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Music makes everything better, even exercise that leaves you totally spent and drenched in sweat.

Amelia Harnish
September 30, 2014

Music makes everything better, even exercise that leaves you totally spent and drenched in sweat, according to a study published last week in the journal Medicine & Science in Sports & Exercise. Researchers had 20 moderately active adult men and women do an interval workout: four, 30-second "all-out" cycling sprints with four minutes of rest in between.

They did the workout on two separate occasions, with and without their treasured playlists. As expected, people found those heart-pumping sprints more enjoyable when they had their tunes—and they could push harder, too. The participants had higher peak and average power output when their headphones were in.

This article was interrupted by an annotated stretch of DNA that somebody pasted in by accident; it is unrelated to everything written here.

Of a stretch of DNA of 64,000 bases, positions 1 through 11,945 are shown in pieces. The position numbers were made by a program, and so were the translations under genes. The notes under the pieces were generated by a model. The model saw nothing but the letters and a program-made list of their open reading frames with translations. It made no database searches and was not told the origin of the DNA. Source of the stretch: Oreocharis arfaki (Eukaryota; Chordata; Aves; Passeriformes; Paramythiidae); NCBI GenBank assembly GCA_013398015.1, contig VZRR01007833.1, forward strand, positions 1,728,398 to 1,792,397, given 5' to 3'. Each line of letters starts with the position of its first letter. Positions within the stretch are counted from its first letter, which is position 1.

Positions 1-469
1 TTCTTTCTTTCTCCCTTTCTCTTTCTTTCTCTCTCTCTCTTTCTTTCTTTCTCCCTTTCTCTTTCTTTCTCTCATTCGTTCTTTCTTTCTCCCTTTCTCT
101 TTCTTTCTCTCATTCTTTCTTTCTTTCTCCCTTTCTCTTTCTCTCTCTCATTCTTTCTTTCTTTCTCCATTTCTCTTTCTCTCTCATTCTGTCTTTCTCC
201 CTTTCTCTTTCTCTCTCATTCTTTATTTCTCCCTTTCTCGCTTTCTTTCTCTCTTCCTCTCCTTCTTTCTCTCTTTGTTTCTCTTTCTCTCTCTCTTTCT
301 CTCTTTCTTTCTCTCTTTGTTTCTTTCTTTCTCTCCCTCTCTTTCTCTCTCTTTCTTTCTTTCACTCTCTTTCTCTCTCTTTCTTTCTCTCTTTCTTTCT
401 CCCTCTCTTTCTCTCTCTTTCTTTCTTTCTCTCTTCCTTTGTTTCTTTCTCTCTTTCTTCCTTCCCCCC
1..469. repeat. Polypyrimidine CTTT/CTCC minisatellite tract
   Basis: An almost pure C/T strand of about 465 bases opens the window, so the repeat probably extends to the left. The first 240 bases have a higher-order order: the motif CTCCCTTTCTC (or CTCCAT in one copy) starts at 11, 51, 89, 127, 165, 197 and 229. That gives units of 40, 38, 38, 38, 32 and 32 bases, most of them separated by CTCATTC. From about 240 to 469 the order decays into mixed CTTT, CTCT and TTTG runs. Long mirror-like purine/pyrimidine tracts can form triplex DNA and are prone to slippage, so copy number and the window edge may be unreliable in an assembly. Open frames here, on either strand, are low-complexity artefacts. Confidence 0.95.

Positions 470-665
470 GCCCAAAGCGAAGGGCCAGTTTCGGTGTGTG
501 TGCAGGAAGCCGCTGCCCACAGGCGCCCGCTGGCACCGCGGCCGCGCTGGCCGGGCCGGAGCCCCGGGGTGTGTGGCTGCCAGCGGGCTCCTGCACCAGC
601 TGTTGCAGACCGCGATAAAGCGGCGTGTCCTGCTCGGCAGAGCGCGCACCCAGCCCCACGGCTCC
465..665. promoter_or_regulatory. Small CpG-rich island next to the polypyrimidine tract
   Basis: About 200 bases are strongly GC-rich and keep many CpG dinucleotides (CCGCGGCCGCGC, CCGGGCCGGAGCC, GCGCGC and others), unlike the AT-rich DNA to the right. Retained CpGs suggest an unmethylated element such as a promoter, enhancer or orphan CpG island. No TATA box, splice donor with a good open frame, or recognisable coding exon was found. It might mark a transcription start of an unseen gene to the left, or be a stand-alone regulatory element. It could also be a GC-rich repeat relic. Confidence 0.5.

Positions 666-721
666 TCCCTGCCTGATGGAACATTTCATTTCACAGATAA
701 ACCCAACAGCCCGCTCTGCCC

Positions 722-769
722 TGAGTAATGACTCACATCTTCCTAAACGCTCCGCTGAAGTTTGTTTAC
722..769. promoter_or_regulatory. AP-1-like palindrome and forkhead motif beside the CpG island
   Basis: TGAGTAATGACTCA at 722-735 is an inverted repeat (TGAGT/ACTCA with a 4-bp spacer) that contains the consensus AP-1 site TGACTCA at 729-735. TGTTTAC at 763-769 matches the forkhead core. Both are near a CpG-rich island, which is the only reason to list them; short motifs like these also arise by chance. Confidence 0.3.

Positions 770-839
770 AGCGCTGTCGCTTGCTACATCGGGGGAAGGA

Other studies show that interval training's signature—alternating short bursts of intensity followed by periods of rest—offer far more health benefits than exercising steadily for longer periods of time. It's just that a long walk in the park is, you know, a walk in the park versus working as hard as you possibly can, even for just a few minutes.

That's why, despite this study's semi-obvious takeaway, we love to hear there's something out there that can help us stick with it. Also, it's a good excuse to try a fresh playlist! So we made you one, below.

Follow our "Power Through" playlist on Spotify.

[spotify id="spotify:user:health.com:playlist:3HgakErEsxJy03P6hSshTa" width="510" height="590" /]

And, if you need some interval workouts, we have those, too:

Gym-Free Interval Workout

Mix-And-Match Workout: Results in Half The Time

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